Not only would your family have mounds of debt to pay off if your face value was too low, but they also would have to recoup any income you would’ve made. So you want to think about adding either three of five years worth of income to the total value of policy you are purchasing. This way they do not have to make lifestyle changes..
Another topic that you’ll that needs to be calculated are taxes and fees that would be related to your passing. For example, your family may have to pay lawyer fees and inheritance taxes before they receive the policy benefit. It’s valuable to account for those expenses when buying life insurance.
It’s pertinent to understand what total cost you are willing to spend before you walk into an agent’s office. No idea? Then there is a chance that they will sell you way more coverage than you need, which means much higher insurance premiums.
Working with an Independent Insurance Broker
The simple way to get life insurance rates, and not getting expensive coverage, is to get dozens of quotes before you design that policy that’s best for you. The insurance companies are different, and every insurance agent will be able to offer you different quotes based on the company’s underwriting, so you could get drastically different rates based on which company that you choose.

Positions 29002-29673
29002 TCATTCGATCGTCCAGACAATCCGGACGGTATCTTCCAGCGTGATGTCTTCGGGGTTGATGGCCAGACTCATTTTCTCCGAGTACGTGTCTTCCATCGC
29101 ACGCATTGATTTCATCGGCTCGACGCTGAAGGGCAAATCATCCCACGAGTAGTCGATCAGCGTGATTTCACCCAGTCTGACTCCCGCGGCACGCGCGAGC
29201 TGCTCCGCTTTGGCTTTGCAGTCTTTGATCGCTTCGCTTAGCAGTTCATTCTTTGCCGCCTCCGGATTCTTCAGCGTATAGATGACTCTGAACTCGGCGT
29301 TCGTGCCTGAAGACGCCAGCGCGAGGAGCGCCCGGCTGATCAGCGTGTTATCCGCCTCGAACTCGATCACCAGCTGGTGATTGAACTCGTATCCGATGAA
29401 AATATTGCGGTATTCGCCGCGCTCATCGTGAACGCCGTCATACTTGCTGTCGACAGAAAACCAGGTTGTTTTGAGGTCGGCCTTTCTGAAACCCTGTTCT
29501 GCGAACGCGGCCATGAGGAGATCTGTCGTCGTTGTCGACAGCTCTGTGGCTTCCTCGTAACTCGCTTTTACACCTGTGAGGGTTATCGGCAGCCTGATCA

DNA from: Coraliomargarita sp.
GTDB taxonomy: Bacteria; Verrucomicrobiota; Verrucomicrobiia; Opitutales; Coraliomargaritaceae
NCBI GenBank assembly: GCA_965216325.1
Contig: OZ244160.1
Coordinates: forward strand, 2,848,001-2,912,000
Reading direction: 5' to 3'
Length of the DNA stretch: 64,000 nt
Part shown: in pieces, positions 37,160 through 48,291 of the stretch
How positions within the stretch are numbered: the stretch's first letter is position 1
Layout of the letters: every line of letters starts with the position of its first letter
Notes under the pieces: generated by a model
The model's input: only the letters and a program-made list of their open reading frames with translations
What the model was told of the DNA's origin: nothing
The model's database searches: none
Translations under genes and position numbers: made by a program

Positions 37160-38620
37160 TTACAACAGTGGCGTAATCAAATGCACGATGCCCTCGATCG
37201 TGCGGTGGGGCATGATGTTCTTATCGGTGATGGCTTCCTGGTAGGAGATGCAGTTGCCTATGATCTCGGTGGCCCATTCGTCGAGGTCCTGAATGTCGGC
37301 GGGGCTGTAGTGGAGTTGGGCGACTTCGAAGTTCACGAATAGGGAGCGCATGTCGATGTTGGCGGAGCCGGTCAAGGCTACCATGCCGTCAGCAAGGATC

Instead of wasting your time calling twenty or more life insurance companies, let our independent insurance agents do all of that work for you. Instead of having to answer the same questions over and over, our agents can gather those answers and then bring you personalized quotes. It will save you both time and money on your insurance plan.
When you’re working with independent agents, do not fret about upselling of expensive coverage or additional coverage that you do not want. It’s our goal to get the best policy to meet your needs. We can help you get quality insurance at an affordable price.
Tomorrow isn’t promised. But you can make a promise to your family that they won’t endure years of debt by purchasing life insurance protection. We understand choosing investments can be tiring, but it doesn’t have to be. Our agents are here to make it quick and simple. Life insurance is the best investment you can make for the future security of your family.
Got concerns on how to find cheapest rates? Our number is listed below and we’re standing by with tips, tricks, and insight on how to best deal with your current situation and how life insurance can be a tremendous investment.
For a quote please call us at 1-888-552-6159.